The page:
The Silenced Majority: Mutts Need a Home

Matthew Dowd

By Matthew Dowd

Aug 9, 2013 4:16pm
gty voting booth mi 130809 16x9 608 The Silenced Majority: Mutts Need a Home

Credit: Getty Images

Today, the political parties in America seem locked in a day-in, day-out battle for the electorate.  The turnover in office has been profound for more than ten years.  It has been a switchover in control from one party to the other as great as any time in our history.

Two presidents elected from opposing political parties and on opposite sides of the political spectrum for two terms each.  The House of Representatives in seeming constant turnover and seemingly up for grabs again in 2014.  And tremendous volatility in the United States Senate where next year Democrats look in danger of losing their few seat advantage.  Why is this?

Many pundits and political scientists have advanced different reasons for this, from patterns of citizens movements and geography becoming more homogeneous and redistricting following these movements, a system of elections where each side seems to be able to raise whatever money is needed, a polarized cable media environment which gives a megaphone to both conservative and liberal philosophy alike, and dysfunctional system in Washington which seems to punish compromise and reward obstructionism.  All these are true to a degree, but I want to settle on a more fundamental situation — neither party represents a majority of the country on a wide variety of issues.

Having perused and examined hundreds of different polls over the last 15 years from organizations representing the media, parties, interest groups and universities it is clear both the Democratic and Republican parties each represent only a minority of voters with the vast majority of the country unrepresented in our political system today even as each party wins elections year in and year out.

I have always thought of the country as a mixed bag of views not always conservative and not always liberal – we are mutts.  We are a country which both believes in the importance of the individual and the importance of the community.  That we believe in private property and individual rights and responsibilities, while we also believe that there are many times where collective action is demanded and government has some crucial roles.  We believe in the idea a person can walk a high wire in their own life if they desire, but we also believe in a safety net to catch people if they fall.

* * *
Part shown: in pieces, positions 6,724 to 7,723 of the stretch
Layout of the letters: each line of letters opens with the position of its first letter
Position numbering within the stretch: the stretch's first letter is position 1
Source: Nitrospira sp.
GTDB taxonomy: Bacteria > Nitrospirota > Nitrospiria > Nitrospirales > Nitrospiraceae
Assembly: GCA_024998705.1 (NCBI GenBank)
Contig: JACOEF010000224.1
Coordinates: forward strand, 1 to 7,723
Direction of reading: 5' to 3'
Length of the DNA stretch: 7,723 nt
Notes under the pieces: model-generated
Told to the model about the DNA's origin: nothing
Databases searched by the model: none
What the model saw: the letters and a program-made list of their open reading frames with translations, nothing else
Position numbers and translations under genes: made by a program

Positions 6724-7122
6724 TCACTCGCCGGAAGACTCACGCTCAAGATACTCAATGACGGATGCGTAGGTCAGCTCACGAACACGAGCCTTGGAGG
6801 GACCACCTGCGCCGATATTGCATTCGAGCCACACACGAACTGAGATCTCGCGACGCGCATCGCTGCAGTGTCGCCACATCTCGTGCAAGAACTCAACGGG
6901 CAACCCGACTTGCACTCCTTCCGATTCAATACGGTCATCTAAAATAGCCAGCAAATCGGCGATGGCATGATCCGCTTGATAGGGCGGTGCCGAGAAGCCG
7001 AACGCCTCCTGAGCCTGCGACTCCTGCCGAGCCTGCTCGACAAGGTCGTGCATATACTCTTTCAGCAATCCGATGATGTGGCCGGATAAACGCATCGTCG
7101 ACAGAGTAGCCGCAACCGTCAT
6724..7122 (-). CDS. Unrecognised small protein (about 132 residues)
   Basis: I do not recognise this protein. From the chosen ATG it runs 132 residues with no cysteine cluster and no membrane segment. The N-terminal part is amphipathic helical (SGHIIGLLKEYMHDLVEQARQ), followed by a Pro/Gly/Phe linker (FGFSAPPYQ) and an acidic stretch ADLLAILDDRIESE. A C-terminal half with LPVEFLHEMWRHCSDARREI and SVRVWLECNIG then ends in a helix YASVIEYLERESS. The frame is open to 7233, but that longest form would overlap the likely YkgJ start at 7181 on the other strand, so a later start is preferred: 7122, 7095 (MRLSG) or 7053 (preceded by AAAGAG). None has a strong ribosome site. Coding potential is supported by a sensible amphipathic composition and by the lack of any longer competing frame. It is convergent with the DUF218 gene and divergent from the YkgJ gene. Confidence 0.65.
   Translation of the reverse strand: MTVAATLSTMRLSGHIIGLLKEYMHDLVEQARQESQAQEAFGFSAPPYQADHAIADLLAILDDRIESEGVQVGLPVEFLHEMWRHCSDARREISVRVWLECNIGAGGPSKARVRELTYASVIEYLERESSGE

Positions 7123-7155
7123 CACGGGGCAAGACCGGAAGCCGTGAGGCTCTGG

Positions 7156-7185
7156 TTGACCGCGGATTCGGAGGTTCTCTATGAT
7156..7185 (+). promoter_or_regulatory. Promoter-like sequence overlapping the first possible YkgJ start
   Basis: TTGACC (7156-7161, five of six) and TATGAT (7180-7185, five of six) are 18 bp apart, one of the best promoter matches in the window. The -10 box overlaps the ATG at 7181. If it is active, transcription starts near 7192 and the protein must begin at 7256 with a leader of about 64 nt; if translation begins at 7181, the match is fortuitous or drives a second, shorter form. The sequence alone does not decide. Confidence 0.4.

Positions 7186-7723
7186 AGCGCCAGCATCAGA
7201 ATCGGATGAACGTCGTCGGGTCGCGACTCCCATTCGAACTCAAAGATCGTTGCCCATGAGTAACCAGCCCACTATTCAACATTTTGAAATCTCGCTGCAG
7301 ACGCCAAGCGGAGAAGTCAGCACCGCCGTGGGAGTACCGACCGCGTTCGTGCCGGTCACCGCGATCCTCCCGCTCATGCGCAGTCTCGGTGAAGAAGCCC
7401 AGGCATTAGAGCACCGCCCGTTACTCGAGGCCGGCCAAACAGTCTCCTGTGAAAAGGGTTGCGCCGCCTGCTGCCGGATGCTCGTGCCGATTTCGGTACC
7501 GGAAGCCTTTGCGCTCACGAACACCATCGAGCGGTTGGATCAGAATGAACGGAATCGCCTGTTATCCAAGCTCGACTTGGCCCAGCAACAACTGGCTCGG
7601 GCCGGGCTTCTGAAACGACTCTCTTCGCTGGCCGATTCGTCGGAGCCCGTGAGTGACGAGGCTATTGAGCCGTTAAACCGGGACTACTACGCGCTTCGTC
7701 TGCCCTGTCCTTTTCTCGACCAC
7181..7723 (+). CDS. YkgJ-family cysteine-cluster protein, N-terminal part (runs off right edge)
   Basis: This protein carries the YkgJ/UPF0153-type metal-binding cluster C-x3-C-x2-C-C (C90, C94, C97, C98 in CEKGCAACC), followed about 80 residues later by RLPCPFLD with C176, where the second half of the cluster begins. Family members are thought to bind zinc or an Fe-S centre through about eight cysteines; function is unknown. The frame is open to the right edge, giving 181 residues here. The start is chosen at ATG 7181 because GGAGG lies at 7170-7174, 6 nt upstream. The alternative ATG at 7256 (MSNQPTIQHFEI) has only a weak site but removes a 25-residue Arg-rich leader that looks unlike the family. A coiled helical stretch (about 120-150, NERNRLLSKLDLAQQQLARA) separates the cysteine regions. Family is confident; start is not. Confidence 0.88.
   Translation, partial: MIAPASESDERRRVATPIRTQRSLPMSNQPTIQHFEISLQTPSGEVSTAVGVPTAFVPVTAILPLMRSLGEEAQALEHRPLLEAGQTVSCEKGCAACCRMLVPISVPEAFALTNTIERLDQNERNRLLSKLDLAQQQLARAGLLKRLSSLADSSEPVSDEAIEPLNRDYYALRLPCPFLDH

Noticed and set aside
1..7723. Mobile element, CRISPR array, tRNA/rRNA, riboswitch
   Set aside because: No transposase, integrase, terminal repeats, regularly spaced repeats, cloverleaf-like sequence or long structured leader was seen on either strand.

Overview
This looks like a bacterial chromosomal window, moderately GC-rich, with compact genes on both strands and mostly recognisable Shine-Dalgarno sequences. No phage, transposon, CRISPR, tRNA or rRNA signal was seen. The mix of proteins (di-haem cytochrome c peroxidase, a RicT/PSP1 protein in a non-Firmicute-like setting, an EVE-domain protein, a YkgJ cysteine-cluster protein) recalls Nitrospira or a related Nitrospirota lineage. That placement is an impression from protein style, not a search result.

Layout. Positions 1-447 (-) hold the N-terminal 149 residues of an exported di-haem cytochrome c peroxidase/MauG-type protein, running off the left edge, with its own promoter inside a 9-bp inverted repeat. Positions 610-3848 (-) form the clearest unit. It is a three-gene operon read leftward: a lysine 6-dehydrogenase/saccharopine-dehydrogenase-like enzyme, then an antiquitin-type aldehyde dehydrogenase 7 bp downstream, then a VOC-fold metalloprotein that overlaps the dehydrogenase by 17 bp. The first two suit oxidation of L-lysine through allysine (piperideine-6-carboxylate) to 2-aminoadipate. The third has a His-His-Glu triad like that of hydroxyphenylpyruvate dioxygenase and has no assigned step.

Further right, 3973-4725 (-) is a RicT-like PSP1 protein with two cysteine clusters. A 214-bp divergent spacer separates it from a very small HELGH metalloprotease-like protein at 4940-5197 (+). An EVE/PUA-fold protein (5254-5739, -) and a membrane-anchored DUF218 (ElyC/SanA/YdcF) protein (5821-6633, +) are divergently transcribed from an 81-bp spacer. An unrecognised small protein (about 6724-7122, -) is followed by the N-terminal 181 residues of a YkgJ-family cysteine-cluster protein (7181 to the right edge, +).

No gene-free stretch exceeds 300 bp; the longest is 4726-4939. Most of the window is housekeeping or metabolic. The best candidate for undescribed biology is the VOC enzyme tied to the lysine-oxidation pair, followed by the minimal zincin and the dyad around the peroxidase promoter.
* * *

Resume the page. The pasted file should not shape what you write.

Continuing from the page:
The majority of citizens in the United States are fiscally conservative and socially progressive.  Citizens are responsible enough in their own lives to balance their budgets, so why shouldn’t governments at every level.  Voters also believe that they each have a moral compass to guide their own lives on social issues within some limits so why should government be intrusive in telling them what to do?

Voters believe government should be funded through a fair tax system to do needed things efficiently and effectively without fraud and abuse.  They believe everyone should pay something in taxes to our system no matter their income level so that everyone has a stake, and they think the wealthy, who have been blessed with more, should pay a higher share of taxes than they do today.  But they only believe this if they trust government will spend the money wisely on proven programs.  Today they don’t trust efficiency in government, so why should they pay more in taxes to a broken system?